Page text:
Kylie Minogue is a scavenger. She was recently spotted at a Salvation Army shop in her hometown: Melbourne, Australia. According to store manager Natasha Scott, the superstar singer — disguised behind large sunglasses — bought two “summery” dresses, “a trendy little hat with a peak and a skirt” — all for under forty Australian dollars, which comes out to under thirty US dollars. According to Wikipedia, designer John Galliano once described Kylie’s fashion sense as “a blend of Lolita and Barbarella.” Let’s take that as a compliment.
Yay! We love it when celebrities come out of the thrift-shop closet and announce that they love secondhand clothes, because in our celebrity-driven society, this just makes our job of de-stigmatizing scavenging soooo much easier.
In the Daily Mail, we learn that top model-turned-designer Kate Moss is launching a new line of clothes to be sold (new, retail, etc.) at the UK’s Topshop stores starting today. Yes, these clothes are mass-produced and factory-fresh, but Moss is telling media that she drew her inspiration for the designs “from vintage items picked up in thrift stores.”
According to the Daily Mail, one example is “a cute floral full-skirted dress … that takes its inspiration from an old vintage item Kate picked up in a thrift store in LA that did not fit.” Other items in the collection include full-skirted minidresses (two are depicted above) and snug bolero jackets. As noted in our book The Scavengers’ Manifesto, Moss has been a proud thrift shopper (or, as they say in the UK, “charity shopper”) for years.
Myskip.com, a brand-new British Freecycle-type website, is celebrating its launch with a “Celebrity Throwaway.”
“Skip” is Britishese for “Dumpster.”
The “Throwaway” includes free items formerly owned — and then donated — by stars including Cilla Black, Gordon Ramsay, Ricky Gervais, Cuba Gooding Jr., Sheryl Crow, David Jordan, Alan Carr and Mamma Mia’s international cast.
Via its interactive web site, which reportedly cost £100,000 to create, Myskip plans to have a constantly shifting array of some 10,000 free items on offer at all times, in hopes of reducing the nearly 16 million tons of trash dumped every year in British landfills. Users post pictures and descriptions of items they wish to dispose of, citing their general vicinity. Whoever wants an item contacts its donor through the site and arranges a pickup.
This is an idea whose time has come. Welcome to the future!
Fabled investor and generous philanthropist Warren Buffett, whose wealth tops $40 billion, learned his financial skills at an early age and literally from the bottom up.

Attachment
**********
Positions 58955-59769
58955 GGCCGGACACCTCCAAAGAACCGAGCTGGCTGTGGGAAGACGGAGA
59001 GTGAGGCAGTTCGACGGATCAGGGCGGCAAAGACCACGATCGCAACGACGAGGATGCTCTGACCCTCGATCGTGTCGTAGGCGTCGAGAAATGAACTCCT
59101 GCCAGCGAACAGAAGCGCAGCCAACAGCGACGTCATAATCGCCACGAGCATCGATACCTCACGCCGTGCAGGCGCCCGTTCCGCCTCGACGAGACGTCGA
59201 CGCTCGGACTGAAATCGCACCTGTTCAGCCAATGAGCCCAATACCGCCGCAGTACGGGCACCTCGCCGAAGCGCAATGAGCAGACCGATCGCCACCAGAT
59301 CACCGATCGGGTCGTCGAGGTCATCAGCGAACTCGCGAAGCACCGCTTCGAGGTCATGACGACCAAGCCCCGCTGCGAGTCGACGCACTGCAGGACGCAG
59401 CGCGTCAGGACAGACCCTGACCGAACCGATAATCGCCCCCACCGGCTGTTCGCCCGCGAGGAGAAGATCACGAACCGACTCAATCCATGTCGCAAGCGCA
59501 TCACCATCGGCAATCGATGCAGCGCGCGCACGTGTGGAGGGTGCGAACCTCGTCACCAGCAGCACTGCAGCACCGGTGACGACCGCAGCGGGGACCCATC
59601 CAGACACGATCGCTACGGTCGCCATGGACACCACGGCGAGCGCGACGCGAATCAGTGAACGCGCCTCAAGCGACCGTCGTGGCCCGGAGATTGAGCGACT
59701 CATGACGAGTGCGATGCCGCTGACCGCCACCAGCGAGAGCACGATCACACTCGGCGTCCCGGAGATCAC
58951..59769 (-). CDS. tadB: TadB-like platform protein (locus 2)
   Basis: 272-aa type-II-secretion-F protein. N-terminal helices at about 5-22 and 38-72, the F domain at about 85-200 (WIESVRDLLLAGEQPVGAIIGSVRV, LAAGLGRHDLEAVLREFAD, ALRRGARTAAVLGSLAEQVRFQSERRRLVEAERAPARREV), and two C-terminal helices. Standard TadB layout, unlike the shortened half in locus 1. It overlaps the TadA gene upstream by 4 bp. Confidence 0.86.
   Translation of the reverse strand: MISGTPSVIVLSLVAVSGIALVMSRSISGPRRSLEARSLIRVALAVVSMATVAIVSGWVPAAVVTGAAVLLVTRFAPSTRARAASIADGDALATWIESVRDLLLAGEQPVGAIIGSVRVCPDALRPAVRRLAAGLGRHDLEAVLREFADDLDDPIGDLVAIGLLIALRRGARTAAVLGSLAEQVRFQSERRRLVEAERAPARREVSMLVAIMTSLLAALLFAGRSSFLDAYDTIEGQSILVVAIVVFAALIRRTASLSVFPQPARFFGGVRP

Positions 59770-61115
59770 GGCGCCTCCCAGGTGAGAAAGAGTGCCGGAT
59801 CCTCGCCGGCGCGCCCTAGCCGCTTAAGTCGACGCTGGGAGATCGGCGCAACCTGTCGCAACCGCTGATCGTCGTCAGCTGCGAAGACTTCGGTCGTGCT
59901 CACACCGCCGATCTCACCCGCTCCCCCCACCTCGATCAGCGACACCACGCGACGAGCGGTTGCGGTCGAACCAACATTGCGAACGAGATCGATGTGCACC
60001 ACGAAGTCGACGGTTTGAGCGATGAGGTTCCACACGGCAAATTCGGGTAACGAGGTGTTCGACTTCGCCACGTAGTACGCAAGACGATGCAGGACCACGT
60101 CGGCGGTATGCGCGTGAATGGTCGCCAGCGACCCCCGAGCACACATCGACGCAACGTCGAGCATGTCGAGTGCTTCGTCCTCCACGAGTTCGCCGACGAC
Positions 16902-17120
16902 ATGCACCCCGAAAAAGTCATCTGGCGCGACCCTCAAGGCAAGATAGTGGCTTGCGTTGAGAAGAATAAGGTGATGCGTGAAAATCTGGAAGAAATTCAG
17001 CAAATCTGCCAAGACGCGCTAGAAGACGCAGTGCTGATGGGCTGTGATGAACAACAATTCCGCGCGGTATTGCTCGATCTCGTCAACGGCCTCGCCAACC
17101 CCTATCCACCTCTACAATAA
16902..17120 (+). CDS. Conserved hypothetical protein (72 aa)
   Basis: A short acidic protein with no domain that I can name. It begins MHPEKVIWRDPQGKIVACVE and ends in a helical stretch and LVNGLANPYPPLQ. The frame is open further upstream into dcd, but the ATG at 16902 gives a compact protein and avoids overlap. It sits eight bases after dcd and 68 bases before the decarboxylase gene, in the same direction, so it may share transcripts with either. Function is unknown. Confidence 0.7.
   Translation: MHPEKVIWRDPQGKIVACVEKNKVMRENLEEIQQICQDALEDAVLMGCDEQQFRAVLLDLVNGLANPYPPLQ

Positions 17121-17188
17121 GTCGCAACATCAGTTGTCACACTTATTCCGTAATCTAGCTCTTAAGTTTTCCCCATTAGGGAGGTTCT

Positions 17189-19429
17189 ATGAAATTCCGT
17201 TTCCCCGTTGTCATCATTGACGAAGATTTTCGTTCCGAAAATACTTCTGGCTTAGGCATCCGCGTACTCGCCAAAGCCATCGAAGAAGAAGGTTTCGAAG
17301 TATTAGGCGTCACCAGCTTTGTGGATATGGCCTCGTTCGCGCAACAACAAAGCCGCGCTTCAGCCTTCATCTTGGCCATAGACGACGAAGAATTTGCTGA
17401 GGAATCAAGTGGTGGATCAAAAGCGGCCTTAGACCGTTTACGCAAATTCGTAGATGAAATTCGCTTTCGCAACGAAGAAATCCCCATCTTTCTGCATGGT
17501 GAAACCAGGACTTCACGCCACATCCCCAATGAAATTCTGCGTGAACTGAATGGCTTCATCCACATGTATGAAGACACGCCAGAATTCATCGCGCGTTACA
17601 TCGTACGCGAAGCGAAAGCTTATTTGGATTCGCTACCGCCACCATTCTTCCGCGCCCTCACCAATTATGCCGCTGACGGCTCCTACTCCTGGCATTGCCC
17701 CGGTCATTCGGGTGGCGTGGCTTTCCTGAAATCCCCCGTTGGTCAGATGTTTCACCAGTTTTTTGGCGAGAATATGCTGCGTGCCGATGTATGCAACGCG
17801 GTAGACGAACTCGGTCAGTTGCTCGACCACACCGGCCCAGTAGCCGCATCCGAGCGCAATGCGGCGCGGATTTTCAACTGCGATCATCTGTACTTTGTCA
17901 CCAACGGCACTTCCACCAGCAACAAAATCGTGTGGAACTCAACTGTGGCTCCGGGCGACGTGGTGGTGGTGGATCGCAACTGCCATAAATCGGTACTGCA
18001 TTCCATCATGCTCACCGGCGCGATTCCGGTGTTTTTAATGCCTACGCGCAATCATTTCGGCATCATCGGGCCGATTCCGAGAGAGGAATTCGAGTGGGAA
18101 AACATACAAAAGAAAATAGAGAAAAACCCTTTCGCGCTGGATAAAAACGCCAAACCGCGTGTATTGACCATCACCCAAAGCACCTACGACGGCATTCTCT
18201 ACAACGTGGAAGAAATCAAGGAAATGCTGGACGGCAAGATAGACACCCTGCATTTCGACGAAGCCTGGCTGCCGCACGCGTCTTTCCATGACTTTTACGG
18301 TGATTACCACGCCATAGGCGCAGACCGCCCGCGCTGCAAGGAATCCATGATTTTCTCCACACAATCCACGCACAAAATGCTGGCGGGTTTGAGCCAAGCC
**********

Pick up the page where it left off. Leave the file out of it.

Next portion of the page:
The son of a frugal Midwestern stockbroker, “young Warren inherited his father’s business sense and found he had a knack for entrepreneurship as well. He started with a paper route and gradually expanded his portfolio to selling scavenged golf balls,” writes David Billet in Commentary.
The reporter covering the Academy Awards for the BBC this year will wearing a thrift-shop dress to tonight’s extravaganza.
“When trying to find the right evening wear for Oscars correspondent Susanna Reid, the Beeb looked to a charity shop,” announces the Daily Mail. (“Charity shop” is what they call thrift shops over there.) “In contrast to last year, when the 38-year-old slipped into a white designer column dress, Susanna will be going vintage this year in second-hand clothes at Sunday’s Academy Awards.”
Oxfam is the UK’s biggest charity-shop chain.
“After being contacted by the BBC, Oxfam representatives scoured 700 of its charity shops across the country to put together a shortlist of what Susanna could wear.” The reps assembled “a selection of dresses from branches across the country for Susanna to try on. One of the dresses, a pink and cream floor-length number, was donated by an aristocratic family from Yorkshire. The stunning gown was made in the 1930s by a designer who created clothes for King Edward’s wife Wallis Simpson. Another on the shortlist is a midnight blue 1950s dress, which was found in the Worthing branch of Oxfam and costs a bargain £19.99….
“In previous years, BBC presenters have worn designer gowns worth thousand of pounds while interviewing the stars on the red carpet. In 2007, Susanna’s fellow correspondent Kate Silverton wore a bright red £9,000 Kruszynska gown.”